A week ago on Friday 3rd July 2020, a call was put out on LinkedIn to biomedical scientists and physicians and all informed individuals to form Consensus-COVID, an initiative to establish a consensus list of non-prescription agents for COVID prophylaxis and symptom de-escalation. The call has so far raised around 1900 views and responses from physicians, biomedical scientists and various other professionals. What follows is a distillation of these suggestions into two lists, one for COVID prophylaxis and the other for immediate use following the onset of symptoms.
Over the past three to four months, numerous articles have been written and posted at the this site and the site of other individuals in the list below, particularly Jeannette Hospers, and Dr Ian Brighthope, concerning what might be considered a ‘trinity mix’ for COVID-19, namely vitamin C, vitamin D and a zinc salt. These three compounds will form the immutable core of both consensus lists. For more information on this combination, I would thoroughly recommend visiting the site of Dr Ian Brighthope and listening to a recent interview.
The lists below are an amalgamation of suggestions made by the following individuals in response to the call:
- Dr John H Abeles MD, General Partner at Northlea Partners, West Palm Beach, Florida Area
- Dr Alex (Kennerly) Vasquez DO ND DC FACN. Physician, Researcher, Presenter, Academician, Editor, Consultant
- Dr Ian Brighthope, Founder and Managing Director at Entoura Pty Ltd, Greater Melbourne Area
- David Steenblock, BS, MS, DO. President, CEO, Chief Scientist, Research Physician at Personalized Regenerative Medicine, San Clemente, California
- Dr Alan Vinitsky. Physician, Owner at Enlightened Medicine. Owner Enlightened Nutritionals & Illumivites. Washington D.C. Metro Area
- Dr William A. Shaver. Founder at Center of Meaning in Health and Disease, Lubbock, Texas Area
- Dr. Larry G. Martin. Cellular research related to oxidative stress. Albany, Oregon
- Dr Emma Derbyshire. Research, Writing, Media Liasons, Epsom, Surrey, United Kingdom
- Dr Jeannette Hospers. Senior Scientist/Clinical Trial Manager, Basel Area, Switzerland
- Dr Chris Newton. Director Center for Immuno-Metabolism, Microbiome and Bio-Energetic Research, Yorkshire, UK
It must be stated that the lists below do not constitute medical advice. The clinical science and indeed clinical philosophy behind this consensus is that agents will support immune cells and other somatic cell types by acting as immuno-modulators and not immuno-suppressants. In particular, it is hoped they will prevent the accumulation of oxidants and help tailor a more appropriate immune response to SARS-CoV-2. For an excellent review on optimal nutrition and antiviral immunity see: https://www.ncbi.nlm.nih.gov/pmc/articles/PMC7230749/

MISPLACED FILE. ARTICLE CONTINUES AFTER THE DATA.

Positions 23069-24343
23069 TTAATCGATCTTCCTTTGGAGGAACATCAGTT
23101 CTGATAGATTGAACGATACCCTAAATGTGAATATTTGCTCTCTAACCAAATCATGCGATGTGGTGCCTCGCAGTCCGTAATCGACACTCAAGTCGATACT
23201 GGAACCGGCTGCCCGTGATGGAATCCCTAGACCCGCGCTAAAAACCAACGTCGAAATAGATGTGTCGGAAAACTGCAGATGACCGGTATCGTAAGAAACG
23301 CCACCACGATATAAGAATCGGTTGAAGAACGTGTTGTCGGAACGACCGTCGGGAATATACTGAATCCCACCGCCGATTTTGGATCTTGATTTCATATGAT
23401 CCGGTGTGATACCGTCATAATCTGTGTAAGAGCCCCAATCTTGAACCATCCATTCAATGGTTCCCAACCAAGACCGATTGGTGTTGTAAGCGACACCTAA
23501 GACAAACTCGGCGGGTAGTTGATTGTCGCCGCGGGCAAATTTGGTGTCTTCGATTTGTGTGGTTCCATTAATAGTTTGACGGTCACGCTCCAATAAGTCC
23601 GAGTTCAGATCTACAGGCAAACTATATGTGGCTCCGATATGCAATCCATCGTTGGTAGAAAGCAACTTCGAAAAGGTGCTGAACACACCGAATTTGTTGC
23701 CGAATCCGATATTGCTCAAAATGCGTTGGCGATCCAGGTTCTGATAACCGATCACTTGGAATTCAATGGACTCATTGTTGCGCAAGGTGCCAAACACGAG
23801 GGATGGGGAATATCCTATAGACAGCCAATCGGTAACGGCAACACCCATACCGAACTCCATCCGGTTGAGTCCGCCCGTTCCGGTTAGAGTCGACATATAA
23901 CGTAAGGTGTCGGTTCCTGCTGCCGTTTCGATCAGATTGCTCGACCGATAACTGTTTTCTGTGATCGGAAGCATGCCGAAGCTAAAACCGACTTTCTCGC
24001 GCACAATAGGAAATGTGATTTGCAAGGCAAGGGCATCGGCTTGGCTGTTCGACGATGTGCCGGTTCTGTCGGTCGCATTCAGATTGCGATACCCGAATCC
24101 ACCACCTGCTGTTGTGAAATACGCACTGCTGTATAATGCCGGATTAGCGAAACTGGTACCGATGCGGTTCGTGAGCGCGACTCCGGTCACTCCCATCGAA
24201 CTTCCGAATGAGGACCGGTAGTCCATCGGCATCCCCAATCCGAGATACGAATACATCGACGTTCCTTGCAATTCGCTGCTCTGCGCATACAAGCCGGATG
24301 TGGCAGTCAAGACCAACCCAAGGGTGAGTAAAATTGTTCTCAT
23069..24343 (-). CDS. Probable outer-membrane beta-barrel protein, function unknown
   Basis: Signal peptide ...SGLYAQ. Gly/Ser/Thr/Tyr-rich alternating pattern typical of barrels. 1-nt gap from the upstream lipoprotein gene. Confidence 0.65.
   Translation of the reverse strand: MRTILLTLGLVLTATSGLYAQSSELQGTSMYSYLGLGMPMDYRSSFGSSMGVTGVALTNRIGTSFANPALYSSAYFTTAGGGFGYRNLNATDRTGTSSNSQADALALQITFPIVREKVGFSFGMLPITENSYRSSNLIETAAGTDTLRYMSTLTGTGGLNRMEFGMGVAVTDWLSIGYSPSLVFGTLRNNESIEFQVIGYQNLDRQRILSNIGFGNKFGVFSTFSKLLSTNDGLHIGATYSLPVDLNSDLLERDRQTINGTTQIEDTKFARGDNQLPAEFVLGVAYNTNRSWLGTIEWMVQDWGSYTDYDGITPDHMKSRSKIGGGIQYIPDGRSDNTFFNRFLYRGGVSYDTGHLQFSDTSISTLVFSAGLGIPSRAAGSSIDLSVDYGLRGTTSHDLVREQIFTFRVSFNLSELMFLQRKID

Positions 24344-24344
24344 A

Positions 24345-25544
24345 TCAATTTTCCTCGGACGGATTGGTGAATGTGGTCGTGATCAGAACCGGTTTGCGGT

The list above is relatively extensive and may be onerous for some individuals. A compromise might be made with supplement from companies such as Now Foods. They manufacture a combination of vitamins and minerals with addition of CoQ10 and other substances. The levels in these mixture are too low for vitamins C, and D and some minerals like magnesium, but for some of the B vitamins, they approach or exceed the lower limit in Table 1. By choosing single agent supplements, it will be possible to reach the upper limit of the range in Table 1.
In comparison to the list presented on July 3rd 2020, there are several additions and also one deletion- melatonin. This compound might be considered ‘optional’, to be taken before sleep in late evening at a dose level of 6-12mg. At least in the UK, melatonin is not easy to source and so one might consider natural products such as Feverfew. For an excellent review on natural sources of melatonin see: https://www.ncbi.nlm.nih.gov/pmc/articles/PMC5409706/ .
Whilst choline is easily available as a supplement, one might also consider natural sources, such as eggs (three eggs a day will reach the dose in Table 1). Also, Brazil nuts are high in selenium and 4-5 whole nuts will provide around 200 microg.
Although it has been suggested that butyrate is appropriate to add as a supplement, for now, it is considered ‘optional’. So, 500-1000mg per day might be appropriate. This substance is produced by bacterial fermentation in the gut and it is known to inhibit inflammatory responses (see post at this site and the work of Dr Larry Martin). The decision not to add butyrate to the list in Table 1 may change following further discussion with Dr Larry Martin and Dr William Shaver.
Immediately at the onset of symptoms increase ascorbic acid (AA) intake and vitamin D as indicated in Table 2 above. Also increase zinc and quercetin along with NAC. The latter is a thiol antioxidant and a glutathione precursor.
Whilst dropping back to the protocol in Table 1 for vitamins C (0.5-2g four times daily) and D (4000IU/day- but have blood 25OHD measured if possible and maintain D at around 80-90nmolar), after symptoms have abated, all other components in Table 1 should be maintained, if possible, at the higher dose levels for 2 weeks after onset of symptoms. Following this period, the prophylaxis ‘protocol’ of Table 1 should be resumed.
None of the above is ‘set in stone’. They are merely suggestions and a continuing dialogue concerning merits of substances (and amounts) included, and others not included, would be much appreciated.
Great resource. Here’s some more: https://madisonarealymesupportgroup.com/2020/06/15/the-functional-medicine-approach-to-covid-19-virus-specific-nutraceutical-botanical-agents/ (Many other links at the end of this article for nutritional/supplemental treatments for COVID – and just beefing up the immune system)